Quest for Perfection

I will tell anyone who will listen that I feel as if I have two near-perfect horses…or near perfect for my world.

I was recently working with a horse (that isn’t one of mine) to get him ready to use for Ashley Thompson’s summer camp, which I’ll also be helping out with. The horse has been ‘out to pasture’ for some time now and is underweight and missing that beautiful top line from being worked.

The first time I worked him, he was near-perfect. He rode for about 45 minutes on a trail, but when he was done…he was done. He started crow hopping and min-rearing – nothing serious but enough to get my attention that he wasn’t as perfect as I thought. Our second session I had planned just to groom him and feed him. That’s when I found out that he’s quite food aggressive. He pinned his ears and even swung his rump over to warn me about getting too close. He never acted on his threats – but made them.

Now I was a little more concerned…

But then I took some time to think. The only area I expect perfection is with me and the horses. Yoga has taught me that I’ll never be perfect…so why should I expect perfection out of my horses. Being ‘perfect’ for me is a journey, not a destination…

Case in point: Kobi – I have spent probably thousands of hours working with him. He completely shattered my equine confidence and then built it back up. He is (in my opinion) a horse with one of the best trots and canters around in terms of smoothness. He can neck rein and work off my legs and seat as if through telepathy. But if he’s not in the mood, I can’t get ANYTHING out of him. But I accept his flaws.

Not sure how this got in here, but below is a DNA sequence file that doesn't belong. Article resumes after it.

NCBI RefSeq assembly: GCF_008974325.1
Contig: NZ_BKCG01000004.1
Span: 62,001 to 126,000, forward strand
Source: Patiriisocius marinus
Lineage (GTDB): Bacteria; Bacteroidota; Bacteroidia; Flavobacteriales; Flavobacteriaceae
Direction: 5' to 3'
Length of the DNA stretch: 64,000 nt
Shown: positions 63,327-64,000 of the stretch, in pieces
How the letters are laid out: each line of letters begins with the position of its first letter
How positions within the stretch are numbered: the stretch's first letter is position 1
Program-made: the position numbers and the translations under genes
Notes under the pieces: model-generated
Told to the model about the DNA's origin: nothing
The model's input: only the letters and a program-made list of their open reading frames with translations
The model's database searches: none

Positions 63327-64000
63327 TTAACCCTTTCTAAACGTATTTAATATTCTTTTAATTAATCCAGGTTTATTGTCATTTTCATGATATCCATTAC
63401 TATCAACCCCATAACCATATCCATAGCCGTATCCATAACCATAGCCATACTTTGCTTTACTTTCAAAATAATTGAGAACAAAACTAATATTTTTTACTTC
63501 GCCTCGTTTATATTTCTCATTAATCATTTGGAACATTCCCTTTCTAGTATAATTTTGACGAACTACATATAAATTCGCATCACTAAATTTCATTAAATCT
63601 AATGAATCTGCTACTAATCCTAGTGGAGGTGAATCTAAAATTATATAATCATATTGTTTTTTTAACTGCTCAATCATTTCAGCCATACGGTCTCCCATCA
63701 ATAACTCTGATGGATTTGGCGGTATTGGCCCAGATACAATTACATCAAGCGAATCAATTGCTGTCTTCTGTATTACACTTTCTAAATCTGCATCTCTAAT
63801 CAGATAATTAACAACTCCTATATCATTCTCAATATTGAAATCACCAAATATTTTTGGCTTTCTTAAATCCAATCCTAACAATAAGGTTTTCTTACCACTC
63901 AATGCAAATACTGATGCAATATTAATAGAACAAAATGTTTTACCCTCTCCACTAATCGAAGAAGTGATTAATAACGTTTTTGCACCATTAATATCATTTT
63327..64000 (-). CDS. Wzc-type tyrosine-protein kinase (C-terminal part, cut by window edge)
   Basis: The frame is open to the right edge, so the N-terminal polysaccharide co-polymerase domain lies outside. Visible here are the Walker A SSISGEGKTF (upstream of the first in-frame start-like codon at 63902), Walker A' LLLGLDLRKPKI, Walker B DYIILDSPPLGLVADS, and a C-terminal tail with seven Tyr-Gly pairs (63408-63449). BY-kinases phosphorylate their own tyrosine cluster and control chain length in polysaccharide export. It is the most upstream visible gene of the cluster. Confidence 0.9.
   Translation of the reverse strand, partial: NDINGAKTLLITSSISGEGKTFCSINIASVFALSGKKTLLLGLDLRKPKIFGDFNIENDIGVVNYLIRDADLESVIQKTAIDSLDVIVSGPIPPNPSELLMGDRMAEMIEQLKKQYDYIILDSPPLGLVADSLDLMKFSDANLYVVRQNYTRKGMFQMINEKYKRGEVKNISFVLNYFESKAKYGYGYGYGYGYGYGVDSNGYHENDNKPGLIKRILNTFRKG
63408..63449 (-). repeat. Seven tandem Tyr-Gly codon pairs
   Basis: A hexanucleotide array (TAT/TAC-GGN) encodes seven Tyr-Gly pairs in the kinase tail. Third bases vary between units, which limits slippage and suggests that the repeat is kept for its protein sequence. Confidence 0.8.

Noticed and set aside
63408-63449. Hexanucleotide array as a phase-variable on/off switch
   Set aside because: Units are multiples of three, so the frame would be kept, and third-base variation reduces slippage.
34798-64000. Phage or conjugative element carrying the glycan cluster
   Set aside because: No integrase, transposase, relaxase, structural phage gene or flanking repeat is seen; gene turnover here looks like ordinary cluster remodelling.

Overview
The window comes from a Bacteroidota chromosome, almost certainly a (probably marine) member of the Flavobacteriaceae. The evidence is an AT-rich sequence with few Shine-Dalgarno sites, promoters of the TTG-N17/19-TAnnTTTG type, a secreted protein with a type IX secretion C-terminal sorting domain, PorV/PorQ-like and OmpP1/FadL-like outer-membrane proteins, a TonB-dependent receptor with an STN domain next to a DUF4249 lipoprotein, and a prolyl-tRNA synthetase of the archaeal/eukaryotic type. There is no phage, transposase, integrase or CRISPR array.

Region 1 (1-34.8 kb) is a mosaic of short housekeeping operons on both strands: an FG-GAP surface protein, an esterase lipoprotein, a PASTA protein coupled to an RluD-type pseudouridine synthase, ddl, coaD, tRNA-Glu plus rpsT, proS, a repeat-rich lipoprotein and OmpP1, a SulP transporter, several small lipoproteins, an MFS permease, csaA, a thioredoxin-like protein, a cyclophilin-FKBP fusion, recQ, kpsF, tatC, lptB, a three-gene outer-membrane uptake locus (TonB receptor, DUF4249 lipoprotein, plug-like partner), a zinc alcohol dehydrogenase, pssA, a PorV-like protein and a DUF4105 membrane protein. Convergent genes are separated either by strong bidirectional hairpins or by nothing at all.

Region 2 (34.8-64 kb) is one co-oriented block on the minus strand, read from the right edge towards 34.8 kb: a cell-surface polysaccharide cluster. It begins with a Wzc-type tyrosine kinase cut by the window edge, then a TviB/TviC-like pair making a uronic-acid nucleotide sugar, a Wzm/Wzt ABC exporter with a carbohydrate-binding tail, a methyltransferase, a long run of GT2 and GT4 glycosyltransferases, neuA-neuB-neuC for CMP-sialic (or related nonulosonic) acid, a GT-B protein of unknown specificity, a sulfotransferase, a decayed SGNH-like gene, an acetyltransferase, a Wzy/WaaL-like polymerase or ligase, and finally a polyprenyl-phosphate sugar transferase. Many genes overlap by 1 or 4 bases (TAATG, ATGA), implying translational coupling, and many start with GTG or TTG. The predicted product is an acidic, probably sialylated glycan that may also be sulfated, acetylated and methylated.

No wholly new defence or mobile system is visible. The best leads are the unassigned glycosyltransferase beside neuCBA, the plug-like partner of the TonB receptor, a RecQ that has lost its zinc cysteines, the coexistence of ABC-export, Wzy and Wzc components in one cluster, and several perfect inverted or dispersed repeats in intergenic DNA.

Midnight – As near perfect as I’ve ever met. But the first time I lunged him, he broke my lunge line and took a victory lap to the barn. After I recaught him for attempt 2, he pulled the line through my hands and gave me a significant case of rope burn. But I learned. I started using gloves and dropped my level of expectation and worked with baby steps. He still doesn’t pick up his ‘correct’ lead when he canters, but is such a lover on the ground I accept his flaws and will continue to work with him. I can’t put any level rider on him without any worries.

Which brings me back to my original thought: why expect perfection? Find who you love, whether it’s a person or an animal, accept their flaws but continue to grow together with baby steps.

About Heather Hamel

Growing up with horses is a little girls dream come true. Heather’s dream in life was to be a horse trainer - how dreams change - sort of! She moved to the wonderfully historic town of St. Augustine, Florida and was a historic tour guide and a ghost story teller while putting herself through college to become a special education teacher. After graduating, she felt the pull of horses in her life again. That's when she met Kobi! She learned quickly that when you own horses you become a part time vet, part time nutritionist, and full time equestrian. She wouldn't change a thing! In addition to being completely obsessed with her herd, she still teaches and tutors students with learning disabilities, and more specifically, dyslexia.
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